Below, as it is traditional for WitnessLA, we gathered some literary thoughts and also some music for this day:
*First, here is a small clip from Sebastian Junger’s combat narrative, War, which has been widely praised by veterans. Junger is not himself a veteran, but he embedded for 14 months with a platoon of the 173rd Airborne brigade in Afghanistan’s Korengal Valley.
“The Army might screw you and your girlfriend might dump you and the enemy might kill you, but the shared commitment to safeguard one another’s lives is unnegotiable and only deepens with time. The willingness to die for another person is a form of love that even religions fail to inspire, and the experience of it changes a person profoundly.”
It’s also worth checking out Junger’s follow-up book, Tribe: On Homecoming and Belonging, which explores what veterans experience when they come home.
* In his timeless, gorgeous, and soul-searing book The Things They Carried, Vietnam war veteran Tim O’Brien, examines the alternate truths embedded in different soldiers’ experiences of war—the violence of battle, the deaths of friends and comrades, the causing of death oneself. At a deeper level, O’Brien uses his interweave of fictional narratives to probe the contradictory nature of war itself.
Here’s a clip. (By the way, if you’ve not read it, consider trying the Audible version read by actor Bryan Cranston.)
In a true war story, if there’s a moral at all, it’s like the thread that makes the cloth. You can’t tease it out. You can’t extract the meaning without unraveling the deeper meaning. And in the end, really there’s nothing much to say about a true war story, except maybe ‘Oh.’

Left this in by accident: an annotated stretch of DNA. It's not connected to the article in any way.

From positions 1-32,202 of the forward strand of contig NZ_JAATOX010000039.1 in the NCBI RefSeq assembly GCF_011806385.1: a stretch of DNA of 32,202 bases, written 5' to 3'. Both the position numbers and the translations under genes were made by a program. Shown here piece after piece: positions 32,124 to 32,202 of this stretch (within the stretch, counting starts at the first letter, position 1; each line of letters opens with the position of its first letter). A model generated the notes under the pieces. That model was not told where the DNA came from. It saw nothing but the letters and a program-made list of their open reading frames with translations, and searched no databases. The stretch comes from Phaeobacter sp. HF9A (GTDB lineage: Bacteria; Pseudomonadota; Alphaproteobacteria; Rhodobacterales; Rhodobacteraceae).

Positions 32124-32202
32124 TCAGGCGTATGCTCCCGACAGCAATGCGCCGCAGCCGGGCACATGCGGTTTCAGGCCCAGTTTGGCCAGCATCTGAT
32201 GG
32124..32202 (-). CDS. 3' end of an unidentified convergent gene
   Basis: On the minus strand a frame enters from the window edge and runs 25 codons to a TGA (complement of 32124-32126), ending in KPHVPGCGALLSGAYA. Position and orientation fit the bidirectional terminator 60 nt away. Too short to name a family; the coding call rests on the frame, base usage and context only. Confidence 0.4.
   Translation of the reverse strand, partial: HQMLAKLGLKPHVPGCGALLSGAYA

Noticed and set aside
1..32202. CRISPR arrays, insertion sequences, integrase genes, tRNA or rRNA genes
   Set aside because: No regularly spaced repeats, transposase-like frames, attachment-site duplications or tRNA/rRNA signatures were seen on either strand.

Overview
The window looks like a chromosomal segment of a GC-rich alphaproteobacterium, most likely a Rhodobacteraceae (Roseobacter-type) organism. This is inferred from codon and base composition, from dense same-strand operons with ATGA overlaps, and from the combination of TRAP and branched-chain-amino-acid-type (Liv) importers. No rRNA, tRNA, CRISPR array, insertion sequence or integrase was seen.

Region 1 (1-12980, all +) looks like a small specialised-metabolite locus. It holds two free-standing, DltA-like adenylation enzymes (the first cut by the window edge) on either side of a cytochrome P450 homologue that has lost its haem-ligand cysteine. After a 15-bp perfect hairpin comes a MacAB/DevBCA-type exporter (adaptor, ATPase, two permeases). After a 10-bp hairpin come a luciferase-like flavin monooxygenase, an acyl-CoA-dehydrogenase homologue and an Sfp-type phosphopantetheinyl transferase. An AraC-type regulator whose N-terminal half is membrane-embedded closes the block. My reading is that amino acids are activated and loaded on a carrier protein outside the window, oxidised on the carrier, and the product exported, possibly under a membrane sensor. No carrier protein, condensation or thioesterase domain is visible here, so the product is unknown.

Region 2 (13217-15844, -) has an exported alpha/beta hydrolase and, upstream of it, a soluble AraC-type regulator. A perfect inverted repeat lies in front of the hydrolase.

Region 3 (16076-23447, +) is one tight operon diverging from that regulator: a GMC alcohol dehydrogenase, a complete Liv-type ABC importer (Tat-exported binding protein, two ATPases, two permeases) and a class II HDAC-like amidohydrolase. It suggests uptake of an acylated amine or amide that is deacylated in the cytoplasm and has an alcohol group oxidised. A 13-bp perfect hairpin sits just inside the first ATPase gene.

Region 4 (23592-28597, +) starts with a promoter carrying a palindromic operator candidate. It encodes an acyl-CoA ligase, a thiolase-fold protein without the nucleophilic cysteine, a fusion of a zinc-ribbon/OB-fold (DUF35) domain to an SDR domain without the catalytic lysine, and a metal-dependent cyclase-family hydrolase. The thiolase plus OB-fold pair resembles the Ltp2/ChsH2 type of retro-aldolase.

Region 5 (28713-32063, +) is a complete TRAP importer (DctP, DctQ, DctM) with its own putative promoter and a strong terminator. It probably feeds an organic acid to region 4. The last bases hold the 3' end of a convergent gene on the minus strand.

True war stories do not generalize. They do not indulge in abstraction or analysis…..War is hell, but that’s not the half of it, because war is also mystery and terror and adventure and courage and discovery and holiness and pity and despair and longing and love. War is nasty; war is fun. War is thrilling; war is drudgery. War makes you a man; war makes you dead.
The truths are contradictory…
3. And, switching over to music, here is Emmylou Harris singing a song she wrote for her veteran father in an effort to say the things she always meant to say to him. The great American singer songwriter, Guy Clark, who knew her dad, helped her complete the song.
* The late, great John Prine wrote the beautiful and painful song, “Sam Stone,” in the late 1960s after he returned from serving in the U.S. Army in Germany. This composition about the struggles that a veteran experiences when back on stateside, was released when Prine was 24 on his 1971 self-titled debut album. It remained among his most requested songs until his death from COVID on April 7, 2020.
The version below was recorded live in Prine’s 2001 appearance on the PBS concert series Sessions at West 54th.
*And finally, apart from songs and literature, if you want to contribute to an organization that helps veterans, the group Impactful Ninja has put together an excellent 2022 list of 9 highly rated charities and foundations that work with homeless veterans or those veterans who are at risk of becoming houseless.